My first experience was actually with Scratch Jr., and then more recently with Scratch. I have to say that I found Scratch Jr. much easier to navigate and figure out. I’m still pretty overwhelmed by Scratch and all that it can do, but am excited to spend more time with it and learn more about it!

Yes - Scratch has changed the way I think about coding. I used to think coding was something that required years upon years of practice and highly skilled knowledge, and have more recently shifted to thinking that it is code is just a language that can be learned by anyone. That is, of course, a bit of an over simplification in that there are hundreds of programming languages out there and a 5 year old isn’t going to be writing python, but a 5 year old can be creating computer animation using Scratch Jr.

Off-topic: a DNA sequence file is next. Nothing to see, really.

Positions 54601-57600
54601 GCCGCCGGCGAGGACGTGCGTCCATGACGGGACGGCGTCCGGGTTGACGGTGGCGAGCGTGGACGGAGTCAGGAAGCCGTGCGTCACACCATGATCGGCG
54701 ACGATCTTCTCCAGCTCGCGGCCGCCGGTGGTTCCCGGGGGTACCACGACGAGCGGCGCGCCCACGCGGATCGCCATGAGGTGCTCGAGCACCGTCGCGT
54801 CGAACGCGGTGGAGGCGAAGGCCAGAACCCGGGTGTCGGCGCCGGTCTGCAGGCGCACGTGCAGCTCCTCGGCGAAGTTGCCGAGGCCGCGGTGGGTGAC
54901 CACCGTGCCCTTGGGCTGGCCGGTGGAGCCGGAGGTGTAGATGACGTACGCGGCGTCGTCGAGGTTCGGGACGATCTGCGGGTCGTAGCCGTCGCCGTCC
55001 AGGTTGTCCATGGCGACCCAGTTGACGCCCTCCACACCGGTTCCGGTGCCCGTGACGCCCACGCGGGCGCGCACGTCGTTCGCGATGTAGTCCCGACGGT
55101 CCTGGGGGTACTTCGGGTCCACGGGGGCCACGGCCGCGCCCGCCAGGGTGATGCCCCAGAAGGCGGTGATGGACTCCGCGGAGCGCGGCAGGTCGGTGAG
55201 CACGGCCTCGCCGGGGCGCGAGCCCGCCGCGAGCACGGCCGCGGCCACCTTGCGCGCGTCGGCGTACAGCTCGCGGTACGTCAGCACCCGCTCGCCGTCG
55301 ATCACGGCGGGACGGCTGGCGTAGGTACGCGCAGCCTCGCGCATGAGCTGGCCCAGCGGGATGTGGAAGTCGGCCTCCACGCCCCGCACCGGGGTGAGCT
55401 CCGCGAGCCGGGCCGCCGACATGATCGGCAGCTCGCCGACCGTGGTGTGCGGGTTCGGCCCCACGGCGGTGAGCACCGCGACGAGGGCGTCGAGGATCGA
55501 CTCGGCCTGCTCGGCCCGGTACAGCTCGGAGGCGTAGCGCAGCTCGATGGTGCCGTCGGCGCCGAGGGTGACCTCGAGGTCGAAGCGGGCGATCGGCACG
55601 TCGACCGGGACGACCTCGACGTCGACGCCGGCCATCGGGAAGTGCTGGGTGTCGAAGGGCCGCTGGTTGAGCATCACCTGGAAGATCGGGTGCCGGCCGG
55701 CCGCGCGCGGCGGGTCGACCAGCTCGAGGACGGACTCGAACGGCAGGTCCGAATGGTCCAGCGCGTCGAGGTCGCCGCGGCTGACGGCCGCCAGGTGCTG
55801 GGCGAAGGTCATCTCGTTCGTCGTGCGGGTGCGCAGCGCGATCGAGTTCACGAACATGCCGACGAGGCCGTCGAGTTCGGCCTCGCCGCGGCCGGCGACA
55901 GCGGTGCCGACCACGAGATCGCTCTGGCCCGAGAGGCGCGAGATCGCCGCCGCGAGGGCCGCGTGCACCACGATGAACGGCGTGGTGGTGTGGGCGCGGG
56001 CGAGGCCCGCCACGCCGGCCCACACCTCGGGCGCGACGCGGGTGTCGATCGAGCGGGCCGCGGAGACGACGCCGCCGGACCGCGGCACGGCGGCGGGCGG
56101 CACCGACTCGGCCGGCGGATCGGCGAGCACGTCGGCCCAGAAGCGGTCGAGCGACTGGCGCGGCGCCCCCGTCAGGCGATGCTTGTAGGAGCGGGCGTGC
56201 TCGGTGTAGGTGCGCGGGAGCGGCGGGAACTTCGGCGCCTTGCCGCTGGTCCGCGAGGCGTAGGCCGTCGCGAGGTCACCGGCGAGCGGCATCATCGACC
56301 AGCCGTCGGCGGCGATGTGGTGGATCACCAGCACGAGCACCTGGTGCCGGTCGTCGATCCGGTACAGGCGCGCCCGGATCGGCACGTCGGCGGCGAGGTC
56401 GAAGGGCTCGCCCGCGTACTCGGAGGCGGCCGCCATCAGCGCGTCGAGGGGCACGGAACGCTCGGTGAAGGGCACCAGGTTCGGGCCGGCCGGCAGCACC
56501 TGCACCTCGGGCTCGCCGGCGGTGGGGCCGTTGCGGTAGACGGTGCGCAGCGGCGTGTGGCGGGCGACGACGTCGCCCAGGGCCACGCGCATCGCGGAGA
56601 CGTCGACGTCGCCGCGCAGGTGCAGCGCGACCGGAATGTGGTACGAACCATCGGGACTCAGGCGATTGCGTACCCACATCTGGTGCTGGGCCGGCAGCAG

I’m very excited about finding ways in my community to help teach code to children, and especially girls. I want to help demystify what coding is, and help people relate to it, understand it, and become excited about it. I grew up in a generation before computers were household objects, and studying computer science wasn’t an option that I was exposed to or aware of.

It really resonated with me when Mitch spoke about Scratch being similar to Lego blocks in how it works. That is the kind of demystification that code needs!


Scratch is a tool I am using in my computer class for the past couple of years with great success. You can check my account @frontSkalkou and see what projects my students have managed so far.